Black women's health and family support. How do carers find out about local services -report, Tower Hamlets

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Summary of report content

BWHAFS responded to Healthwatch and the Clinical Commissioning Group’s (CCG) appeal to clarify how women of Somali heritage learn about and access health services. One-to-one and group surveys were undertaken with 30 hard-to-reach older female carers of Somali heritage at the lunch club, lifelong learning and Care Outreach programmes. Engagement took place with regards to their current concerns, patterns for accessing health services, their health and caring needs and priorities. The following barriers were identified: • Language Constraints • Internet Constraints • Sourcing Health, Welfare and Social Information Recommendations: • Women (traditionally the primary health and caring providers in families), to be targeted for the dissemination of key health messages • Important health messages be promoted by the CCG and Healthwatch through a range of approaches including o Partnership supporting grassroots services o Outreaching and engaging with hard-to-reach women and carers such as those of Somali heritage who prioritise oral traditions of communication and have limited reading, digital and English language skills but could benefit from health awareness activities and health talks which can be provided through statutory/voluntary sector team efforts • Health messages to be promoted through TV channels and touch screens at GP services in appropriate community languages so as to reach disenfranchised women and families through a range of approaches • CCG and Healthwatch continue to work in partnership with small organisations to undertake further research into the changing needs of the Borough’s most vulnerable women and carers to support them in maintaining good health and manage their own and wider family members’ chronic health issues to ensure residents are healthier, happier and more resilient as a result of early health and community interventions.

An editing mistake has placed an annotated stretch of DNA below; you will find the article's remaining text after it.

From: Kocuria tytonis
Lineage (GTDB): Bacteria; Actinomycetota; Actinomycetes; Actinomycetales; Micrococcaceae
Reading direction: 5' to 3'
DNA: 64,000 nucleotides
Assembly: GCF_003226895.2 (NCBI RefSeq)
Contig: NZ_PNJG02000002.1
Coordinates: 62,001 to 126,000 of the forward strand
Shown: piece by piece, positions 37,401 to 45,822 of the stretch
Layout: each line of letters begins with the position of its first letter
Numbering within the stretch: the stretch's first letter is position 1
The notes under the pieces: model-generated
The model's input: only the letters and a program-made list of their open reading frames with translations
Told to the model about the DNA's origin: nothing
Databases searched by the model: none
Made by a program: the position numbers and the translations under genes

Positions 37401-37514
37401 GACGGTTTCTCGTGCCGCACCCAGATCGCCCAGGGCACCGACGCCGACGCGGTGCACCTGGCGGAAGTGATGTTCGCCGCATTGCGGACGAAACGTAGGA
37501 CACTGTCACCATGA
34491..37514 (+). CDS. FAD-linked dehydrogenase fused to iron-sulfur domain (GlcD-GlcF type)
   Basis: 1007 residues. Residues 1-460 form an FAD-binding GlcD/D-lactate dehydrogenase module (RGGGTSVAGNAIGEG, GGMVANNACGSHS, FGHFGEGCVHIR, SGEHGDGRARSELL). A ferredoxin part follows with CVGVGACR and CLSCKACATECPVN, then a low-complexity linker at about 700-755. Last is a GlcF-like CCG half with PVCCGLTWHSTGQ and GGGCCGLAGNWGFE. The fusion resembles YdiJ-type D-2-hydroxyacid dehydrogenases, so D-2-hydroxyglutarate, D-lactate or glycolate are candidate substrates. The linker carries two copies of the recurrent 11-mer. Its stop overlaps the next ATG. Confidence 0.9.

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General details

Report title 
Black women's health and family support. How do carers find out about local services -report, Tower Hamlets
Local Healthwatch 
Healthwatch Tower Hamlets
Date of publication 
Tuesday, 7 July, 2015
Date evidence capture began 
Tuesday, 7 July, 2015
Date evidence capture finished 
Tuesday, 7 July, 2015
Type of report 
Report
Key themes 
Information providing
Interpreters
Lifestyle and wellbeing
Other information of note about this report 
Carers
Case Study
Healthwatch reference number 
Rep-6411

Methodology and approach

Was the work undertaken at the request of another organisation? 
Not known
What type of organisation requested the work 
N/A
If this work has been done in partnership, who is the partner? 
Clinical Commissioning Group - Tower Hamlets
Primary research method used 
Survey
How was the information collected? 
Research
If an Enter and View methodology was applied, was the visit announced or unannounced? 
N/A

Details of health and care services included in the report

Primary care services 
GP practice
Secondary care services 
Dementia
End of life care
Mental health services 
Depression and anxiety service

Details of people who shared their views

Number of people who shared their views 
30
Gender 
Female
Ethnicity 
Other ethnic group
Other population characteristics 
Refugees or asylum seekers
Does the information include public's views? 
Yes
Does the information include carer's, friend's or relative's views? 
No
Does the information include staff's views? 
No
Types of health and care professionals engaged 
N/A
Does the information include other people's views? 
No
What was the main sentiment of the people who shared their views? 
Negative

Outcomes and impact

Were recommendations made by local Healthwatch in the report? 
Yes
Does the information contain a response from a provider? 
No
Is there evidence of impact in the report? 
Not known

Network Impact
Relationships that exist locally, regionally, nationally have benefited from the work undertaken in the report
 
Implied Impact
Where it is implied that change may occur in the future as a result of Healthwatch work. This can be implied in a provider  response, press release or other source. Implied impact can become tangible impact once change has occurred.
 
Tangible Impact
There is evidence of change that can be directly attributed to Healthwatch work undertaken in the report.